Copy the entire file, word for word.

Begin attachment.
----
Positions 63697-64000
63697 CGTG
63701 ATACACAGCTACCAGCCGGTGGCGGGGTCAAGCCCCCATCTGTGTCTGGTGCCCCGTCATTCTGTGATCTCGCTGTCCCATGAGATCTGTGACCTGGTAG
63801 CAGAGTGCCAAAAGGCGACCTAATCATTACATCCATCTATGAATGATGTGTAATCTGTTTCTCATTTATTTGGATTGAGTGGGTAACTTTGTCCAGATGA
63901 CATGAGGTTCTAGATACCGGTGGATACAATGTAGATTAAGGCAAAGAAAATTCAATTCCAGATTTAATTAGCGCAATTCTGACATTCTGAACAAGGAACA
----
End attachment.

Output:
Positions 63697-64000
63697 CGTG
63701 ATACACAGCTACCAGCCGGTGGCGGGGTCAAGCCCCCATCTGTGTCTGGTGCCCCGTCATTCTGTGATCTCGCTGTCCCATGAGATCTGTGACCTGGTAG
63801 CAGAGTGCCAAAAGGCGACCTAATCATTACATCCATCTATGAATGATGTGTAATCTGTTTCTCATTTATTTGGATTGAGTGGGTAACTTTGTCCAGATGA
63901 CATGAGGTTCTAGATACCGGTGGATACAATGTAGATTAAGGCAAAGAAAATTCAATTCCAGATTTAATTAGCGCAATTCTGACATTCTGAACAAGGAACA